Never Forget the 52

Today marks the fifth anniversary of the London bombings, an attrocity that took the lives of 52 innocent people.

People from across the capital and the country as a whole stopped at 12 noon to remember that day, and to show that the lives of the victims shall be forever remembered.  The silence also marks a time when we stand together resilient to those with extreme views that seek to harm us, whoever they may be.  However, this fifth year, a landmark I would say was missing any official memorial, and missing particularly the Prime Minister.  I am the first to defend Mr Cameron – I have always been a supporter, but on this occasion, it is a poor show that he did not make an appearance at one of the memorials that were held in London.  To simply write a card on a wreath is not enough, and the families of the dead have every right to feel hard done by.


13 thoughts on “Never Forget the 52

  1. I totally agree Sophie, and for a representative of the government to say a visit to a memorial was not necessary because there would be many more anniversaries is just insensitive. I am rather infamous for my support of Dave but even I a strong Cameronite believe this was a poor decision!

    Tim Hasker

  2. Where do we draw the line though. Every single day of the year is an anniversary of something, and I’m not sure what the criteria for the PM’s presence should be.

  3. I think the 5th year is a pretty landmark year. Not every single day marks the time when Britain came under attack and innocent people lost their lives.

  4. And wouldn’t it be respectful to the Polish community (a significant group in Birmingham.) to commemorate the volhynia massacre of July 11th. And what about the conclusion of the Sebrenica massacre which also occured on this day in 1995?

    While these events may not be as close in proximity to 7/7 they involved many more people and whatever ‘sensitivities’ people may have, we should keep a sense of proportion.

    There is the danger of the PM’s diary becoming one long funeral exercise. 9/11, 7/7 , Nov 11th, Holocaust memorial day, veterans day, AIDS day, something for Diana… Apart from anything else, these memorials can only remain profound if they are reasonably limited in number.

  5. Jack you don’t need to lecture me on dates in History, I am doing a degree in it. In that sense the remark about the Blitz remark is historically incorrect.

    You are right, everyday is a memorial for something or someone, but this particular event is one that must be marked on the seminal years in particular, the 5th year being one of them in which the Prime Minister should take 15 minutes of his time to show the public his sense of duty and care to his community.

  6. I can’t see how the comment about the Blitz is incorrect.

    It would take a lot longer than 15 minutes, once travel time is taken into account. I note the continued absence of any clear criteria for the PM’s presence in your remarks.

  7. Britain was not blitzed every single day, therefore everyday is not an anniversary of the Blitz.

    I am not the Prime Ministers aid so cannot give you an outline of his day.

    He should have attended a memorial on the 5th anniversary of the London bombings. Simple

  8. “Britain was not blitzed every single day, therefore everyday is not an anniversary of the Blitz.”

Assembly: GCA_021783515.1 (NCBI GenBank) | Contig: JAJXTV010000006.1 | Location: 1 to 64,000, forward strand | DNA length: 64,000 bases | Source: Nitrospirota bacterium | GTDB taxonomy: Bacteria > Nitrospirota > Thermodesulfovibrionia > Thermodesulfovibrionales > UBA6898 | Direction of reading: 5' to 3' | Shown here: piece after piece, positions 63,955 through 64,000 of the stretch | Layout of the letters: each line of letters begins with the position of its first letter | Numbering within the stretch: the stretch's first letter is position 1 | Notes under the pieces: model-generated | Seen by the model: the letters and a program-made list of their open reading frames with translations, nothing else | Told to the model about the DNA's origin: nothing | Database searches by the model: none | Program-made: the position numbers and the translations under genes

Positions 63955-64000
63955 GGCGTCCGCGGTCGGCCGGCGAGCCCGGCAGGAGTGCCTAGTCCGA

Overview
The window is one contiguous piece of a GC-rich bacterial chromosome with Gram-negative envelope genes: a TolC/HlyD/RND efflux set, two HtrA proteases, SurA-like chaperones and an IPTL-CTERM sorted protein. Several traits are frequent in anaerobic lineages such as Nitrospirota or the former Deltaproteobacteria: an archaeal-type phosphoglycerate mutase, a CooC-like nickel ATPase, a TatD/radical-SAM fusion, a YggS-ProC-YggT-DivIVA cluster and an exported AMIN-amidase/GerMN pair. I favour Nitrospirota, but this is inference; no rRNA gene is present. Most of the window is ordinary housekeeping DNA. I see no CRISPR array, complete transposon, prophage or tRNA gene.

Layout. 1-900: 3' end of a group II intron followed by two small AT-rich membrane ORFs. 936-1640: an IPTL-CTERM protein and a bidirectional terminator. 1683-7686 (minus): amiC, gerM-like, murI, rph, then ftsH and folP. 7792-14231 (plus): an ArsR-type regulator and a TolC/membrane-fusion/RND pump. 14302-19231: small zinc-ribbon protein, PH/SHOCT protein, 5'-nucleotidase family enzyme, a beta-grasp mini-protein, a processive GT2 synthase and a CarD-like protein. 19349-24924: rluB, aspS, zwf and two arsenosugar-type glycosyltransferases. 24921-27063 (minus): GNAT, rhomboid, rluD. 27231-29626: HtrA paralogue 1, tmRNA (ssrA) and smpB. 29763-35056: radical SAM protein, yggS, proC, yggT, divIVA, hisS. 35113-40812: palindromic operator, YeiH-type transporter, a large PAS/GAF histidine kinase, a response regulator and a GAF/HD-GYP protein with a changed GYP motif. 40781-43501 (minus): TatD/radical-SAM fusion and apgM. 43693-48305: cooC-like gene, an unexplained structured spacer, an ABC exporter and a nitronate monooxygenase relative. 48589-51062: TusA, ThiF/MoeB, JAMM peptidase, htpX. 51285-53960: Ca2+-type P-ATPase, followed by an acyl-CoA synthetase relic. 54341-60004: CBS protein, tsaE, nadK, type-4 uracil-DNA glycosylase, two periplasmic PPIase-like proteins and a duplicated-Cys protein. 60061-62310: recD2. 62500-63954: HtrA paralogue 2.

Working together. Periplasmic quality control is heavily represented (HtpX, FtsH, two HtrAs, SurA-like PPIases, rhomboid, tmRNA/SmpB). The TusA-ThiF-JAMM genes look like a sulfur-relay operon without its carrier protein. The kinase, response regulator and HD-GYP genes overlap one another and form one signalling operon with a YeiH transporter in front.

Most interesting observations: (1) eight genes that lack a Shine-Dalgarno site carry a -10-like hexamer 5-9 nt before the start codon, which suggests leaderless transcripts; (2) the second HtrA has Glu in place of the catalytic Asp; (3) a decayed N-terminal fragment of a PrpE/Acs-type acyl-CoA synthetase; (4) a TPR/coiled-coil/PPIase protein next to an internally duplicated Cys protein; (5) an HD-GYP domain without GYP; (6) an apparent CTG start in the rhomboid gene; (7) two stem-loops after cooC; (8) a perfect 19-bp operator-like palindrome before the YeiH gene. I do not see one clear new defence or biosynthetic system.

I didn’t say it was. Try reading what I said. I said it was an example; i.e. individual bombing incidents would fill up plenty of days in the calendar.

    I’m not asking for an outline of the PM’s day but a nod to reality by way of recognising that it would take more than 15 minutes would be helpful.

    Your last paragraph is just a reassertion of your original claim. The absence of any comment on the criteria for the PM’s presence says more than anything that you’ve actually written.

  9. Jack you are right in the sense that you cannot mark every single attrocity in history or you’d never get anything done! However we should also remember that whilst there were numerous bombings during the Blitz and great loss of life over a 6 year period, the sheer frequency of the bombings meant it was inevitable that the conflict as a whole would be remembered rather than each individual event no matter how tragic or significant.

    Sophie is absolutely right to say that the PM should have marked 7/7. It is an attack still fresh in many minds and it was one of the worst attacks in British history. On a purely political/cynical level I don’t think it would do any harm to remind people what we are fighting for and against. We are still very much engaged in a fight against extremism and hate and the anniversary of the 7/7 attacks could have served as an apt and timely reminder of what can happen when hate and extremism are allowed to prosper.

    So I suppose what im trying to say is we’re not talking about marking a distant memory of battles gone by. We are talking about marking an event that is fresh in the minds of many and a conflict that is still very much alive.

  10. Furthermore Mr Cameron should have attended a memorial service not just because it is the right thing to do but from a political and PR viewpoint this was the first anniversary during his premiership and thus he should have paid his respects as the new Prime Minister!

  11. “On a purely political/cynical level I don’t think it would do any harm to remind people what we are fighting for and against.”

    I’m not sure that people need reminding. People understand what we are fighting against.

    But again, I would have to ask: where do we draw the line; because it has to be somewhere.

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